- Outstanding sound on this Contemporary Yellow Label pressing with Double Plus (A++) grades or BETTER throughout
- Another Classic Roy DuNann recording, this one is from 1957 and it is going to be very hard to beat for audiophile sound
- Counce is a wonderful bassist and here he’s joined by Jack Sheldon, Harold Land, Carl Perkins and Frank Butler; I think you’ll be very impressed with how good this music from the late ’50s still sounds today
- 4 1/2 Stars: “Bassist Curtis Counce led one of the finer West Coast-based groups of the 1950s, a quintet that was greatly underrated… This excellent music falls somewhere between hard bop and cool jazz.”
Many years ago, our good customer Victor sent us this note to tell us how much better his real Contemporary jazz album sounded compared to the Fantasy 45 180g pressing he owns.
We should point out that we sold him a sealed ’70s reissue, something (selling sealed records) we stopped doing a decade or so ago, and that we really have no way of knowing what the record actually sounded like. Given our experience with anything released on the consistently dreadful Analogue Productions label, what were the chances that they could actually beat the real thing? As a practical matter, the answer should be obvious: none, of course.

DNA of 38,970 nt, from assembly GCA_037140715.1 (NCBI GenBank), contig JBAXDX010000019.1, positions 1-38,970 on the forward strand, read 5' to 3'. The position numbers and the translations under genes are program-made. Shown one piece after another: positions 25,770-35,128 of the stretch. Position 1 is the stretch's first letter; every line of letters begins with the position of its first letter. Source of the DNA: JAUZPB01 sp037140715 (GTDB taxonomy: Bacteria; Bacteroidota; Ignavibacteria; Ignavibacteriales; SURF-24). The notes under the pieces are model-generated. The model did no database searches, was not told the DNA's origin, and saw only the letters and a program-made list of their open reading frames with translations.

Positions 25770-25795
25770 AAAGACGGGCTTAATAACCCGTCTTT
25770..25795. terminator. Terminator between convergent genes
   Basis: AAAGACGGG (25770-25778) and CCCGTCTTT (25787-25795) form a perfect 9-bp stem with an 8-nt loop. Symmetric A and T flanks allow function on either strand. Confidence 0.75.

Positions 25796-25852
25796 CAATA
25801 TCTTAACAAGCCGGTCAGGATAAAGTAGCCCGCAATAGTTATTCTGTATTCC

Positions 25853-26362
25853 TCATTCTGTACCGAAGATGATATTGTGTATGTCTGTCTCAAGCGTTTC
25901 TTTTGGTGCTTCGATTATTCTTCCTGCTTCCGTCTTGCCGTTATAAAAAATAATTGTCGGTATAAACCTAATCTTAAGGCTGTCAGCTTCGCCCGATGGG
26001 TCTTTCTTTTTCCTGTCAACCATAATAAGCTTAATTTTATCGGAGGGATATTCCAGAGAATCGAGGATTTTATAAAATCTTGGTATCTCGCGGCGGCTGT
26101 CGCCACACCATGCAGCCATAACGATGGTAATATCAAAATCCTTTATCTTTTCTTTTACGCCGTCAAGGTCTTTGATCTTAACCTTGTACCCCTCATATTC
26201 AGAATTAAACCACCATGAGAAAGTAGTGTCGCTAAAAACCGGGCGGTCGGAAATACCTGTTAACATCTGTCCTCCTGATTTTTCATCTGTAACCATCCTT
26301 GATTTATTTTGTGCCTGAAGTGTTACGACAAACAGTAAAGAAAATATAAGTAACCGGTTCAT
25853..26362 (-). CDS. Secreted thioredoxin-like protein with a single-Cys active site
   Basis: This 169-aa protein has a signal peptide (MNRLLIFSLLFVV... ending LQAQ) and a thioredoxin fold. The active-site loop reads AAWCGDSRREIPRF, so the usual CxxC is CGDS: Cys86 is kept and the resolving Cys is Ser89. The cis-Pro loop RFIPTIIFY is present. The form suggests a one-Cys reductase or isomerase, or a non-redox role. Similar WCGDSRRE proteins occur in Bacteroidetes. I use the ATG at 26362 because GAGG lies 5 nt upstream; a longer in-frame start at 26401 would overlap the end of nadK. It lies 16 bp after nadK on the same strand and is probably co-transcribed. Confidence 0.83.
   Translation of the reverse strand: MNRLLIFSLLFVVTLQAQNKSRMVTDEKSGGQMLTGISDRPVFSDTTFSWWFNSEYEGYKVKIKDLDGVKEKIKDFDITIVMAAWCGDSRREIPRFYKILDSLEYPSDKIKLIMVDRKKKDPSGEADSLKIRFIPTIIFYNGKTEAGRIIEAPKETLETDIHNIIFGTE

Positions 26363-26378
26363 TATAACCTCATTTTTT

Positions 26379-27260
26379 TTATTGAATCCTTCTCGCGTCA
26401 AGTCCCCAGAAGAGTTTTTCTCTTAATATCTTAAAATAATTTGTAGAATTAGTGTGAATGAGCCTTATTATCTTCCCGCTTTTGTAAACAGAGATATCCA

None? Too harsh you say? Here are two of their worst crimes against jazz-loving audiophiles, crimes they committed using 2 Heavy Vinyl discs mastered at 45 RPM for all the world to hear:
Yes, they had the temerity to charge money for their crappy, pointless reissues. The key takeaway here is that any label that would release records that sound as bad as these cannot be trusted to do anything right.
Having played many of their remastered releases, we are still waiting for the record on AP that is not either a disaster or, at the very least, clearly worse sounding than many other pressings which are widely available.
And I will never tire of pointing out how bad the two albums linked below are, so bad that I wrote many hundreds of words about their astonishing awfulness.
After playing the above four, what would possess us to ever play another?
Now to the letter.
Wanted to let you know I did a comparison between the yellow label Contemporary label Curtis Counce, Counceltation Vol. 2 (which I bought sealed from you) and a Fantasy 45 rpm from Analogue productions: Curtis Counce – You Get More Bounce With Curtis Counce – which is in fact the same album but with a different title and cover.
Well I was very anxious to try this comparison, but was not expecting the results. The yellow label was so transparent and tonal weight to the Fantasy 45 rpm there was no contest. The 45 rpm sounded like someone turned on a high bypass filter. The yellow label was balanced throughout. Clean.
I am a subscriber of the Fantasy 45s and own all of them. Don’t get me wrong, there are some nice sounding ones in the series, but this is a prime example that not all records are as well mastered.